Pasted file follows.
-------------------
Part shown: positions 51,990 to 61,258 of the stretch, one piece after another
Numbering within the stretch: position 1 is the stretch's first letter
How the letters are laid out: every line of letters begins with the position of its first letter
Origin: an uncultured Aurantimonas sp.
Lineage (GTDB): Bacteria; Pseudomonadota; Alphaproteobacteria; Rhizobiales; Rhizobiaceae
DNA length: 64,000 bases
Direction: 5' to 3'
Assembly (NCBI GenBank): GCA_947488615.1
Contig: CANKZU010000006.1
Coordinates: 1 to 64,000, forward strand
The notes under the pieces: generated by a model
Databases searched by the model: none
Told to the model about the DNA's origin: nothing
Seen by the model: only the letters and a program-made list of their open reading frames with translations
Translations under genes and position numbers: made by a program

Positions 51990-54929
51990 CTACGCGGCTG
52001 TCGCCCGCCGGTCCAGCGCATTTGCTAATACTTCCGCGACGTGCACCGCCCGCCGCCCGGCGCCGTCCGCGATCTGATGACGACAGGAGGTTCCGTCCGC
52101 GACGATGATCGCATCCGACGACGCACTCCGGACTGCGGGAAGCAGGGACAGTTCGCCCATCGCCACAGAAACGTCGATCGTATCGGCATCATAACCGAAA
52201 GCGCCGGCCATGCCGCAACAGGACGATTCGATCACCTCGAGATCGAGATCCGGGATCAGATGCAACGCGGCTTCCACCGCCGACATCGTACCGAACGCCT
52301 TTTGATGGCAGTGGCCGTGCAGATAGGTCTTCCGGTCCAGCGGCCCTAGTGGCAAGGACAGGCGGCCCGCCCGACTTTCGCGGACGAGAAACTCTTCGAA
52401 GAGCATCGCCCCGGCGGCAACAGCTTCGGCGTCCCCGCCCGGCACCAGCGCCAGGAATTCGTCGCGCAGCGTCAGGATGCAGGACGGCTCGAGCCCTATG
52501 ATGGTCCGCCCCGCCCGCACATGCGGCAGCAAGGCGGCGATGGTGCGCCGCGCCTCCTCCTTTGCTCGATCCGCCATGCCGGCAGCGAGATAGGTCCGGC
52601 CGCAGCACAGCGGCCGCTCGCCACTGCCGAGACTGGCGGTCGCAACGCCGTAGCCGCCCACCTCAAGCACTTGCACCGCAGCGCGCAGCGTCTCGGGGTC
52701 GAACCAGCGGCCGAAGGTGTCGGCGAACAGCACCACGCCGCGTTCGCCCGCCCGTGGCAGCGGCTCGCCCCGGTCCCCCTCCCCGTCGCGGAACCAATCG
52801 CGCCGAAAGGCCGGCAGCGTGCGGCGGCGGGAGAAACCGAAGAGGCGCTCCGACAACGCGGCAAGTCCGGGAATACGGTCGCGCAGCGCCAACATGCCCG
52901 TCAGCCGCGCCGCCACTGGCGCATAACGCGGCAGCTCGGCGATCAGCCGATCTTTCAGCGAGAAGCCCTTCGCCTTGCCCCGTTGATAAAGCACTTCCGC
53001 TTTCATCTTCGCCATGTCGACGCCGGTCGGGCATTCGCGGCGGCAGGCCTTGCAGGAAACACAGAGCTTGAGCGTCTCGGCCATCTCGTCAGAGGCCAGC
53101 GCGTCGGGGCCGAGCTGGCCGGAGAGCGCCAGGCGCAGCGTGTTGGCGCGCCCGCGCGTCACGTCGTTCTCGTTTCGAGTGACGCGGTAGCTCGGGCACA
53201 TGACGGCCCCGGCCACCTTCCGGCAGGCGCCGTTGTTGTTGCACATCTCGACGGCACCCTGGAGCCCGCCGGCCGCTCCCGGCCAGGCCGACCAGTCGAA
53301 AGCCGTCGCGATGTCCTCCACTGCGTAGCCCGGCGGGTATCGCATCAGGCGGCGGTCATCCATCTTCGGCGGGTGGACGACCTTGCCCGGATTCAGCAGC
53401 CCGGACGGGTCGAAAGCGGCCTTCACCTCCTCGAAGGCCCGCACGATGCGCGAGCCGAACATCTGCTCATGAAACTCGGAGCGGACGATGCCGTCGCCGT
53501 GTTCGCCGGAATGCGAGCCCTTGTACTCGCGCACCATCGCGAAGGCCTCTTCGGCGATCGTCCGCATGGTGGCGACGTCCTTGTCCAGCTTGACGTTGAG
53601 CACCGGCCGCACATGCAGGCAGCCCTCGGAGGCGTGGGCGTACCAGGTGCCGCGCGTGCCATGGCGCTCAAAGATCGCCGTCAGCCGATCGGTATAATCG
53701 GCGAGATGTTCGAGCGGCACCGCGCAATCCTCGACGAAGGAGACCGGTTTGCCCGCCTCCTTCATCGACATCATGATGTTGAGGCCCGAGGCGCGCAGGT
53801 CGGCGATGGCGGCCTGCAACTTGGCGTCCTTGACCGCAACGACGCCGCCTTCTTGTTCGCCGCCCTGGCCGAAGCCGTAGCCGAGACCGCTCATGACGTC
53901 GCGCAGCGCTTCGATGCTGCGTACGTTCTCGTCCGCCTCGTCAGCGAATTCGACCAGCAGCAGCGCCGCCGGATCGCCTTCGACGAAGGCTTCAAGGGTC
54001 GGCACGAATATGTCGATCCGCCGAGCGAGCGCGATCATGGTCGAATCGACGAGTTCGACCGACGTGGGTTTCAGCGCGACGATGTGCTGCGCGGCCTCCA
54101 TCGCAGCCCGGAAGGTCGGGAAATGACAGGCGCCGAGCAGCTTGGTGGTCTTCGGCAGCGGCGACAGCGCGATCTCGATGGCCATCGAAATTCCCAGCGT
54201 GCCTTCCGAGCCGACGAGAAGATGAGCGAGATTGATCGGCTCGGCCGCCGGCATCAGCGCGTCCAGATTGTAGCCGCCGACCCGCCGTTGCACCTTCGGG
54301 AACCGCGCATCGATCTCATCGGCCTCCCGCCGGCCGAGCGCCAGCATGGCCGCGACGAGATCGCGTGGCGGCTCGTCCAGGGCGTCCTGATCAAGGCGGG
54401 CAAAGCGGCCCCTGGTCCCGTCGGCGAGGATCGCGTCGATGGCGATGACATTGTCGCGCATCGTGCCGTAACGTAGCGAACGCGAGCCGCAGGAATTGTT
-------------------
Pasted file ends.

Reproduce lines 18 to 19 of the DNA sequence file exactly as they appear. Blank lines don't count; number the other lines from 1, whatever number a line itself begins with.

52001 TCGCCCGCCGGTCCAGCGCATTTGCTAATACTTCCGCGACGTGCACCGCCCGCCGCCCGGCGCCGTCCGCGATCTGATGACGACAGGAGGTTCCGTCCGC
52101 GACGATGATCGCATCCGACGACGCACTCCGGACTGCGGGAAGCAGGGACAGTTCGCCCATCGCCACAGAAACGTCGATCGTATCGGCATCATAACCGAAA